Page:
94-year-old Tuskegee Airman recognized for lifetime of service

PHILADELPHIA, Pa. -- "This is my country and I just wanted to fight for my true slice of it," said Dr. Eugene J. Richardson Jr.

In his youth, black individuals were not allowed to command whites in the U.S. Armed Forces. His valiant efforts as part of the Tuskegee Airmen proved that discrimination on the basis of race, color, and creed was unjust.

Originally from Ohio, Richardson moved to Camden, New Jersey, before entering the war.

As a young man in the 1930s, Richardson attended an air show featuring black stuntmen and was instantly hooked on aviation. Almost a century later, he is being recognized for the role he played in the United States Army Air Corps.

The 94-year-old received a certificate of appreciation today from the Four Chaplains Memorial Foundation.

In the 1940s, Richardson was a part of the group that would come to be known as the Tuskegee Airmen. The first black fighter pilots to engage in combat for the United States, they are remembered for inspiring the desegregation of the military.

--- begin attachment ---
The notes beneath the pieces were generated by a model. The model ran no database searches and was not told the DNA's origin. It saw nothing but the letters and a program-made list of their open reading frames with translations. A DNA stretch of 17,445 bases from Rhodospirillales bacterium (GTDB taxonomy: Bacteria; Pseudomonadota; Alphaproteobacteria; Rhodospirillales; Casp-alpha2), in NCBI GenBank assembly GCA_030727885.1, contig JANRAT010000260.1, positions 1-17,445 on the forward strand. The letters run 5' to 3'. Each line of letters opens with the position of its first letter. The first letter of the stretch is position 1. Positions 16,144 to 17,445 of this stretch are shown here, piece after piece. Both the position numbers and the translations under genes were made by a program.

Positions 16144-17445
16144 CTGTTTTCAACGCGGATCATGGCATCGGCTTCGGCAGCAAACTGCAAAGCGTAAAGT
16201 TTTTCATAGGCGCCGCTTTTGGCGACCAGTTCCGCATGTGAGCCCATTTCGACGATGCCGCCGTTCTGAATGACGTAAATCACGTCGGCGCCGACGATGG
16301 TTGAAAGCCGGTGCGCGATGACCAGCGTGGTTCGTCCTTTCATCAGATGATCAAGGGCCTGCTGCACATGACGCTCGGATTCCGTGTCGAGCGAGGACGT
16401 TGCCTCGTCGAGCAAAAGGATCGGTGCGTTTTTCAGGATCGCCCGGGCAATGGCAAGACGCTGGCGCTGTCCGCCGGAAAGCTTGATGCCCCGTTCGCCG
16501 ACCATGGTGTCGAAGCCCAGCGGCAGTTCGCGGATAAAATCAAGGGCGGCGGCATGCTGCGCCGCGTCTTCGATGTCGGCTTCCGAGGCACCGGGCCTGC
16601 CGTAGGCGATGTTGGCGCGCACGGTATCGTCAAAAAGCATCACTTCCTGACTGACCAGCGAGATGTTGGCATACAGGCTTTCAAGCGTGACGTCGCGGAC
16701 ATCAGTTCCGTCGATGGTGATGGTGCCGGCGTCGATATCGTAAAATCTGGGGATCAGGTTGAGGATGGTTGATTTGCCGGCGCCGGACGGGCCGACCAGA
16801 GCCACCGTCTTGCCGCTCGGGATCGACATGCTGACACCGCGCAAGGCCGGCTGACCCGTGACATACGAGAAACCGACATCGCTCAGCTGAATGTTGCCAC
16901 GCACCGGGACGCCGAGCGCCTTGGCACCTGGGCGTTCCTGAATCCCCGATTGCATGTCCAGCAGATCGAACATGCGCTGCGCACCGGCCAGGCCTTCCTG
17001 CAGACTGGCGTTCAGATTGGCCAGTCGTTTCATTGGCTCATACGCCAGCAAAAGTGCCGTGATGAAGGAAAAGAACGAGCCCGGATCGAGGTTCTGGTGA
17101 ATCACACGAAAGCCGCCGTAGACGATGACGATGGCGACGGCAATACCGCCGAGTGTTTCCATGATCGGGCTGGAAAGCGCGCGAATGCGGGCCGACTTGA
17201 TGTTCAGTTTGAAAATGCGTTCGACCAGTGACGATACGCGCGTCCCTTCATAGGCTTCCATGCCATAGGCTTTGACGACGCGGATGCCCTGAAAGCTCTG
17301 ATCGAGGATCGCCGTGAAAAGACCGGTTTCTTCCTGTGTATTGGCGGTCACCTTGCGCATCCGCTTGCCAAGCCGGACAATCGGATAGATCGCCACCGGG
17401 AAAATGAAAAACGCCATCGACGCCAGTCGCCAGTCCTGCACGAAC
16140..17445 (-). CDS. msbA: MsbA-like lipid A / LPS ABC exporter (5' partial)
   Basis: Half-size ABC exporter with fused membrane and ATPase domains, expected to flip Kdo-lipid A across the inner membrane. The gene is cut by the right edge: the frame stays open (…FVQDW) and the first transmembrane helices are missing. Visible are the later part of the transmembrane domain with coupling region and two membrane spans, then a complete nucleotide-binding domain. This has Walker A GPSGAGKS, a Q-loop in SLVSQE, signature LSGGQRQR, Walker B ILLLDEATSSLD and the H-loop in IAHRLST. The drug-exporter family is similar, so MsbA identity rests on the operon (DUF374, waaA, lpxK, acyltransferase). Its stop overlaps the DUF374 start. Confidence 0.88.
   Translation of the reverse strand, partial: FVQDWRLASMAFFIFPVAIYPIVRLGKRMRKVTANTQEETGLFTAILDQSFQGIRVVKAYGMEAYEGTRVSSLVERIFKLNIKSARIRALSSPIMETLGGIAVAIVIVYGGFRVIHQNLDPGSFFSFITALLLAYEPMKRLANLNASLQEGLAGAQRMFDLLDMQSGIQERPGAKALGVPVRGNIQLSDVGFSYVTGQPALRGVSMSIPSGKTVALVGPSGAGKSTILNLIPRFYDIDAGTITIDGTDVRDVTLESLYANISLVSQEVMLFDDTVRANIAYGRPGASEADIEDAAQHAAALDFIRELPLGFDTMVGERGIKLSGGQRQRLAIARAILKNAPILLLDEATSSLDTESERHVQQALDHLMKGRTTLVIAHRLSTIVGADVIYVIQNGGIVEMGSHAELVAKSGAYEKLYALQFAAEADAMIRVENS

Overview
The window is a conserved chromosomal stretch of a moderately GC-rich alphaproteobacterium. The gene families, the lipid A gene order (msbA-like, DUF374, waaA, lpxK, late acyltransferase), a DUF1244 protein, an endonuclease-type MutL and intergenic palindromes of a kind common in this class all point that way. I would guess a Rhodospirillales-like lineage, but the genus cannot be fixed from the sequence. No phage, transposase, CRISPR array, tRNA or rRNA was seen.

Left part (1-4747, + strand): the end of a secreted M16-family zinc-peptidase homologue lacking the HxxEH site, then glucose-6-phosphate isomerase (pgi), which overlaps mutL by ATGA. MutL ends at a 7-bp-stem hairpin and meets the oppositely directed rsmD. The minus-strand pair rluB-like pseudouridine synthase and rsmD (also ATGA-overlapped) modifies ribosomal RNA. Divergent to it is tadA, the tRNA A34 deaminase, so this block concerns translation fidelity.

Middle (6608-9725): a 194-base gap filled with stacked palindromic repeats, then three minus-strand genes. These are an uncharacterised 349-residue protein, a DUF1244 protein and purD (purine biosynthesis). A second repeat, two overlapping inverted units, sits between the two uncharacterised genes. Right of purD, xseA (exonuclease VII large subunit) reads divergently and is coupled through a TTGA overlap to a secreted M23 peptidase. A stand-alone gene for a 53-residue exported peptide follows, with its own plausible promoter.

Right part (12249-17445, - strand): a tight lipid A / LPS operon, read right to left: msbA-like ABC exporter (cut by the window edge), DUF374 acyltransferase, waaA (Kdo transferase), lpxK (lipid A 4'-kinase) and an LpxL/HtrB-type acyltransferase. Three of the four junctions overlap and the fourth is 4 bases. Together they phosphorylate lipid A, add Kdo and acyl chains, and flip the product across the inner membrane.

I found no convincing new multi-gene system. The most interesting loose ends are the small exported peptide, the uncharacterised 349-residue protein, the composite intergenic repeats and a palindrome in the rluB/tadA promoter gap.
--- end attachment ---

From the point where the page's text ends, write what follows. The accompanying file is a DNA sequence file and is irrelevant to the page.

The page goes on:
The Tuskegee Airmen were collectively honored with the Congressional Gold Medal by President George W. Bush in 2007. On the back, it reads, "Outstanding combat record inspired revolutionary reform of the armed services."

Richardson later became a middle school teacher and principal in Philadelphia until 1991.

"I tell kids, along with your As and Bs in school, you need three Ds," he said. "You need to dream. You need to desire to make that dream real. And then you need discipline. You need the self-discipline to keep yourself on track to make that dream come true."

The award he received today was motivated by this indelible impression he made on children.

It was administered by the Four Chaplains Memorial Foundation. With a chapel in South Philadelphia, the organization was looking for someone who embodied the spirit of those who sacrificed their lives aboard the U.S.A.T. Dorchester in 1943. Specifically, four chaplains offered the life vests on their backs to save an additional four individuals. A German boat torpedoed the ship, leaving only 230 survivors out of 902 on board.

In their honor, Dr. Richardson received a certificate of appreciation, a challenge coin, and a hat pin.

"I encourage young people to look at the military," Dr. Richardson said. "You make me 19 again and I'm right back there."

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